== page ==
Theme Of Gilgamesh

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This essay is a response to the first tablet of the Epic of Gilgamesh from the Standard Akkadian version, translated into English by Maureen Gallery Kovacs, along with a version translated by Andrew George. Beyond the introduction, the dramatis personae of the epic are introduced – Gilgamesh, demigod and King of Uruk behaves badly to his citizens, and in response they call for goddess Aruru to create a counterpart equally matched in characteristics – Enkidu, the archaic man, is then brought into civilization to contest and accompany Gilgamesh, and bring peace to the people of Uruk. The goal of this paper is to respond the underlying themes present in the first part of the epic, in relation to the characters of Enkidu, Gilgamesh and their relationship…show more content…
Here, Sex is described between the two versions as “the work of a woman”, (SB I 185) not only as carriers and creators of life but in this case “humanizers and acculturators” (Abusch. EOG p. 617), bringing Enkidu into civilization through the act. Keeping in mind of later events in the epic, women are portrayed as transitive entities and the providers of reason in the lives of men, perhaps indicating long-standing or perceived archetypical gender roles and behaviours of the wise woman and the macho man, whose natural characteristics of caring eclipses the abrupt life of the hunt. The act of sex in itself does not serve to acculturate, considering a previous line that describes the…show more content…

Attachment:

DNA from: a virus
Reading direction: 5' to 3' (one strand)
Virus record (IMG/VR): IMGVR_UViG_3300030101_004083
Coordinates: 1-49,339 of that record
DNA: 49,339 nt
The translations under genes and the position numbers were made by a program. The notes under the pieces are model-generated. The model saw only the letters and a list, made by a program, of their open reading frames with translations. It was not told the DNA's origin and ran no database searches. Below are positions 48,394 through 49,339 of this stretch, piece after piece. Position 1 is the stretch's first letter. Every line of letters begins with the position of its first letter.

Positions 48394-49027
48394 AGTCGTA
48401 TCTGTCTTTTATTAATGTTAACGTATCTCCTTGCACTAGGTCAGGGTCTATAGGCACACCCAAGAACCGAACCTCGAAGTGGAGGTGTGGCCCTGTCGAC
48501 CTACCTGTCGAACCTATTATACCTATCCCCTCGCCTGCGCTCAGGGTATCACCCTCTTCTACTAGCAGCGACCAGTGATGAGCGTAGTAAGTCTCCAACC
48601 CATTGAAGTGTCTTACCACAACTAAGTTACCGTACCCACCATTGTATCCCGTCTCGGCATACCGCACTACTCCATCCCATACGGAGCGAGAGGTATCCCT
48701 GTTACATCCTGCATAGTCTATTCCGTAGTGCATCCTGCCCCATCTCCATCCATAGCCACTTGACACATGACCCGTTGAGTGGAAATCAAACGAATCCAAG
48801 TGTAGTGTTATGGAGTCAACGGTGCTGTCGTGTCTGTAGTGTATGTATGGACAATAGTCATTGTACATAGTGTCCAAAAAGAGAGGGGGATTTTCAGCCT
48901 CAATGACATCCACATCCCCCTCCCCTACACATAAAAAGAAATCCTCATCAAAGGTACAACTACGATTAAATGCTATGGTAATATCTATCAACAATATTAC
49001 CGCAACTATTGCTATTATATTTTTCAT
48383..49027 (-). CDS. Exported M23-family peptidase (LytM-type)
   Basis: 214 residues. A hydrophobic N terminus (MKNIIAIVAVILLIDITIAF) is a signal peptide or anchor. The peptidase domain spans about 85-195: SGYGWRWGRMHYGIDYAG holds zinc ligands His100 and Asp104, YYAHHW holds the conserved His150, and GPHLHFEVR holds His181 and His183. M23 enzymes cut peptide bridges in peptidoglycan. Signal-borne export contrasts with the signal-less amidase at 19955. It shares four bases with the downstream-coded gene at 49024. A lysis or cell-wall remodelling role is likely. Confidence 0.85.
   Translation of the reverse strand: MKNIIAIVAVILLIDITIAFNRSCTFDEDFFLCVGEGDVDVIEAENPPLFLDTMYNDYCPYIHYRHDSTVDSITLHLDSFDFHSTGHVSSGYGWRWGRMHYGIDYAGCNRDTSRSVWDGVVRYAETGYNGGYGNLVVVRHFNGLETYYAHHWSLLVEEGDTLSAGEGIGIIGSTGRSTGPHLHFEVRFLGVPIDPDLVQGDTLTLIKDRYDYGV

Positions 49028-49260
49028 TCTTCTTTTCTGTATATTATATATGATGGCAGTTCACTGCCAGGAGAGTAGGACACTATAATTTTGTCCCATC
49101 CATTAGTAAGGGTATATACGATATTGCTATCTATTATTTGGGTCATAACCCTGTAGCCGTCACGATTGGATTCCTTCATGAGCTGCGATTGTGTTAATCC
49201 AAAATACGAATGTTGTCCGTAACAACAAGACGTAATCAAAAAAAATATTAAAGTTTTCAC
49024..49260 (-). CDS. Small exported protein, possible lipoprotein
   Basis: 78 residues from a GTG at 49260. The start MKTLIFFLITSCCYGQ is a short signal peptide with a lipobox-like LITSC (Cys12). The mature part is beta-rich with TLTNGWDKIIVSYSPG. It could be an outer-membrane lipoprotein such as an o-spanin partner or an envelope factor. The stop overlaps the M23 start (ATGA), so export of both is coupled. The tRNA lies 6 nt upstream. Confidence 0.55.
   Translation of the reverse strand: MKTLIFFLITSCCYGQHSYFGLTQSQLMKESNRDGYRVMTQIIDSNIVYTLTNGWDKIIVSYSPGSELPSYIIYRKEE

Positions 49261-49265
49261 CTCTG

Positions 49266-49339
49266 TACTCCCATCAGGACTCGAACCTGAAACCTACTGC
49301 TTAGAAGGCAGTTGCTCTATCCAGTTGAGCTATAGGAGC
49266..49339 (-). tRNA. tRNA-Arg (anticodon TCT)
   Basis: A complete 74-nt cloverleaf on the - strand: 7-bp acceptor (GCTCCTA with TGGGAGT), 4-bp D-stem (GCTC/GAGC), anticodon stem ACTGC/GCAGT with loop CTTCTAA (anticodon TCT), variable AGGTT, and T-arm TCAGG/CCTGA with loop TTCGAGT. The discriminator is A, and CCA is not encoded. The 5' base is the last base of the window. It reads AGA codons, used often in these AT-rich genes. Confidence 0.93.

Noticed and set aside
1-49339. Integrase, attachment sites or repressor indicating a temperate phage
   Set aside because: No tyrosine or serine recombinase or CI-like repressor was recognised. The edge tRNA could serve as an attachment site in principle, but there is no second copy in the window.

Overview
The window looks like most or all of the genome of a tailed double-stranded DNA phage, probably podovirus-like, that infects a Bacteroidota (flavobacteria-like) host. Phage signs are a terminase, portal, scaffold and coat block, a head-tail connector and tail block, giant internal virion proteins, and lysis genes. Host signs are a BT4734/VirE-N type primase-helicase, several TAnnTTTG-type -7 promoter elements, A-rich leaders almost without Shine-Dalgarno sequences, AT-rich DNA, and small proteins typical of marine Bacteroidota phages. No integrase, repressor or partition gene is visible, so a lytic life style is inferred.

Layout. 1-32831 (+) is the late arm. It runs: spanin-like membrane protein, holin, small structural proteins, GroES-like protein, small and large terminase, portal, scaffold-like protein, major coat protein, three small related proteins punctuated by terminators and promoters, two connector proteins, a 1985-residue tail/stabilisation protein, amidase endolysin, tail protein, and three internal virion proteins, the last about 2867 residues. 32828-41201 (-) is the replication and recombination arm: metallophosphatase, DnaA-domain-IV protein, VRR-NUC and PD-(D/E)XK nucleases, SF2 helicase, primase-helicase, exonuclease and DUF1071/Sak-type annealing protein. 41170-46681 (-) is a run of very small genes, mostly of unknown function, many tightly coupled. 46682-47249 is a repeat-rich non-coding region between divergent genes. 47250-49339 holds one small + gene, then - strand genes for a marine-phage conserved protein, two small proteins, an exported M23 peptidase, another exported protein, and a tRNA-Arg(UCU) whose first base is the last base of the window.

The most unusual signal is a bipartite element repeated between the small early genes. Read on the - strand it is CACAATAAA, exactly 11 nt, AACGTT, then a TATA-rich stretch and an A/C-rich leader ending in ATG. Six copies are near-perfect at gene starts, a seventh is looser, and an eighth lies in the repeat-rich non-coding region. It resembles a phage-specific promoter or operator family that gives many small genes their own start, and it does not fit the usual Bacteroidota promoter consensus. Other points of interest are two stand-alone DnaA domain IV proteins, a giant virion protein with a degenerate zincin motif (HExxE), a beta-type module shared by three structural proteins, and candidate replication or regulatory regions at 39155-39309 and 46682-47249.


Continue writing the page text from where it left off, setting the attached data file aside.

In the Akkadian version, Kilner (1979) discusses that there is possible word-play in the use of language puns: kisru “ball” which is generally understood as “meteorite”, and hassinu “axe”, possibly a mistranslation of the word assinu “male prostitute”, counterpart to kezertu “female prostitute”. - With both versions previously describing Enkidu of having “hair like a woman” and being created equal in all aspects (including impulse) to Gilgamesh, along with the puns in the earliest compiled version found could allude to the development of a relationship that grows beyond platonic or “the often suspected, much discussed but of late rejected sexual relationship between Gilgamesh and Enkidu”. In summary, Gilgamesh is depicted as a ruler of accomplishments but with flaws, flaws that are brought to realization, or diverted to his equivalent. Enkidu, the innocence of nature, is seduced and encultured to the civilized world, elevated beyond beasts. With the construction of the wall of Uruk, Gilgamesh seeks immortality – at first physically but after in recount, as recorded on lapis lazuli, the adventure of the two companions, which is prefaced in the narrative introduction of the first

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